Poor Economics

Poor Economics

Recommended Reading: Poor Economics by Abhijit Vinayak Banerjee and Esther Duflo

Today’s recommended reading is Bannerjee and Duflo’s “Poor Economics: A Radical Rethinking of the Way to Fight Global Poverty”.

The radical rethinking in the tagline relates to the application of the scientific method, in the form of randomised controlled trials, to understand the choices and behaviours of the poorest people of the world.

In the same way pharmaceutical companies test drugs, Bannerjee and Duflo seek to document the actual effects of developmental interventions on the ground.

Conversations with people living on less than a dollar a day demonstrate that they are prey to the same apathy, procrastination and mistaken thinking as the rest of us. But where society frames the choices of the wealthy, the poor are responsible for even minute areas of their own lives; often placing faith in expensive cures, for example, rather than access preventative immunisations for which the “pay-off” comes in the future.

The poor are required daily to make complex economic decisions that people in developed societies rarely confront. Understanding the thinking behind the decisions enables us to provide the support to level the playing field.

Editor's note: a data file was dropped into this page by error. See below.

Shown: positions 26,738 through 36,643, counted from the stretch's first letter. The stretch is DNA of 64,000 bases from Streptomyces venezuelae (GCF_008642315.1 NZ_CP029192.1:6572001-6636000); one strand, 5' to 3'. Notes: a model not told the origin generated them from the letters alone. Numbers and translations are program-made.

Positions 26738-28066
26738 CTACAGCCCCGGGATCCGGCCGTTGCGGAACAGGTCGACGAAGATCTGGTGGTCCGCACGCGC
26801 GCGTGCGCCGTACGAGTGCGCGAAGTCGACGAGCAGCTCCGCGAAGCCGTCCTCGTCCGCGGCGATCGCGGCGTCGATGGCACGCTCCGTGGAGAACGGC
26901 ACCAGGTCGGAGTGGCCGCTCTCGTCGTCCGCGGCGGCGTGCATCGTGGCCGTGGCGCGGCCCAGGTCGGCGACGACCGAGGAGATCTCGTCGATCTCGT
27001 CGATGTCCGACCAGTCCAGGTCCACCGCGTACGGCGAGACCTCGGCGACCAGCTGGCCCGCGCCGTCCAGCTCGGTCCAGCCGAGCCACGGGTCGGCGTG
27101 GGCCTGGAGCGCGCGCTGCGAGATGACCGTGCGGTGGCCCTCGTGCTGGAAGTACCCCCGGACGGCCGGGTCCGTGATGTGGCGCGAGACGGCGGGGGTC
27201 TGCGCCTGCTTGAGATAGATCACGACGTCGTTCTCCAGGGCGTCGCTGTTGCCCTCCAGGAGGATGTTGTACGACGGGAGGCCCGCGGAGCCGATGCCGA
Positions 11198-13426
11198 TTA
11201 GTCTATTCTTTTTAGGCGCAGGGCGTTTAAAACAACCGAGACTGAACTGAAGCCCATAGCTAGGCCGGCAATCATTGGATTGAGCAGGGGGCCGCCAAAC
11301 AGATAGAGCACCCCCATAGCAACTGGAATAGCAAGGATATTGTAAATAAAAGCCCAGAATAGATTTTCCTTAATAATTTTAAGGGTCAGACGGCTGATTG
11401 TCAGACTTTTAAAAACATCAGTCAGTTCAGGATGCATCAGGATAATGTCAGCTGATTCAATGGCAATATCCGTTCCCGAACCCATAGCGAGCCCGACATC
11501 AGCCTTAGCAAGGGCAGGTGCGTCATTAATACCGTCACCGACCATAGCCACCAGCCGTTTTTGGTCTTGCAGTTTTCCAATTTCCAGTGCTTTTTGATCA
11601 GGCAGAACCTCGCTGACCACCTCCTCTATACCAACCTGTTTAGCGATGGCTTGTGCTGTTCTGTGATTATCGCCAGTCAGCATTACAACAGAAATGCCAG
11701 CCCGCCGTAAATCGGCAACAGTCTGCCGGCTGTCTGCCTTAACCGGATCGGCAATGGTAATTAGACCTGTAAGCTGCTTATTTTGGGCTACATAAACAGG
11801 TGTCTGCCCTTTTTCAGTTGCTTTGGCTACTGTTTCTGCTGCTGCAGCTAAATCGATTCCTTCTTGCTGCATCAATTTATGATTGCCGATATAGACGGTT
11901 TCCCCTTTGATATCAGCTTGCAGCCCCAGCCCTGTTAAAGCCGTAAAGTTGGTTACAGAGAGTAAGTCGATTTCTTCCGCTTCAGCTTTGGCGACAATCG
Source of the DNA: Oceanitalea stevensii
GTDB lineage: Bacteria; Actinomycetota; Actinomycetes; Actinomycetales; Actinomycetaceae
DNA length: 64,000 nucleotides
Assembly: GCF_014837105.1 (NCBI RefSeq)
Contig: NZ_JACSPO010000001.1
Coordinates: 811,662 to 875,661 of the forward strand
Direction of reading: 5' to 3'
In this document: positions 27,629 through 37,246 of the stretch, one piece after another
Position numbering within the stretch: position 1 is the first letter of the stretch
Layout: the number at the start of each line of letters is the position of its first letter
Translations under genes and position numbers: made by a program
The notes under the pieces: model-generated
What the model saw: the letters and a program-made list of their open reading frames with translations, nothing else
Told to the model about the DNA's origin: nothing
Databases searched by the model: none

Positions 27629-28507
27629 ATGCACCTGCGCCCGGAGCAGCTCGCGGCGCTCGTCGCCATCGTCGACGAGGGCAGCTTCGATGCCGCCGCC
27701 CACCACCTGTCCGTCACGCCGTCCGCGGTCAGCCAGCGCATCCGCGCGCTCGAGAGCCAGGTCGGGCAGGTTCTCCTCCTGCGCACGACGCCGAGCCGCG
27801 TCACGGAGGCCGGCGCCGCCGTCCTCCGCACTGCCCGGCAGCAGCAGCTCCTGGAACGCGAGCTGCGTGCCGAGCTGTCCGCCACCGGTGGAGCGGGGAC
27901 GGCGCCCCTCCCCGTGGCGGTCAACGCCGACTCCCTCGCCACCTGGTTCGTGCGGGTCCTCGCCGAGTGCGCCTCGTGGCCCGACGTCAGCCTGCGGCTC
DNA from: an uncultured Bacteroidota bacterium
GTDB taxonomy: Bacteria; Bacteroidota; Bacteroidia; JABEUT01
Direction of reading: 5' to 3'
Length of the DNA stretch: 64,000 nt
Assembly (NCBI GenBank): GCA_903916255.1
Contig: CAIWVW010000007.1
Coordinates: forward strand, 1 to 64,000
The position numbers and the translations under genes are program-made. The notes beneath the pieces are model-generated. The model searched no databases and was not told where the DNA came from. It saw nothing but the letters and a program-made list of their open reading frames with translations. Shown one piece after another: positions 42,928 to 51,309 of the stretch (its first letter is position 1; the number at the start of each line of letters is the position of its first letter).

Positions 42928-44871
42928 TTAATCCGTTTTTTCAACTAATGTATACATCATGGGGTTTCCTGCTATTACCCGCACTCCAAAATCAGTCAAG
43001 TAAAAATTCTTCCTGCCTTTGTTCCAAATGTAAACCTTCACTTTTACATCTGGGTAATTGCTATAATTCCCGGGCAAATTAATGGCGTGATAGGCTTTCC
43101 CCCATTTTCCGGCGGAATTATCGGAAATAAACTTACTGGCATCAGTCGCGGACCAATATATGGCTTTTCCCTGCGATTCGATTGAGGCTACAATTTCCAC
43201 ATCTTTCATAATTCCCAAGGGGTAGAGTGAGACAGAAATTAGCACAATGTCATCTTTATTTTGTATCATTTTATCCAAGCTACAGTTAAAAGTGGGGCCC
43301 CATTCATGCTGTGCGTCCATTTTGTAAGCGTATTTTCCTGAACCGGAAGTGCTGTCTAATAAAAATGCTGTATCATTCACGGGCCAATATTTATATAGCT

For Bannerjee and Duflo, many interventions flow from the flawed perspective of those who have never experienced the realities of life in poverty. Their approach advocates seeking evidence-based understanding; making small changes, “an accumulation of small steps”, which circumvent the “ignorance, ideology and inertia” that so often derail development programmes.

The authors are Professors of Economics at MIT, and founder members of the Abdul Latif Jameel Poverty Action Lab (J-PAL), a research centre established in 2003 to promote evidence-based policy in the developing world. Abhijit Banerjee is Ford Foundation International Professor of Economics, and Esther Duflo is Professor of Poverty Alleviation and Development Economics.

Poor Economics was awarded the 2011 Financial Times and Goldman Sachs Business Book of the Year, and received an honourable mention in the 2012 UCLA Gerald Loeb Awards.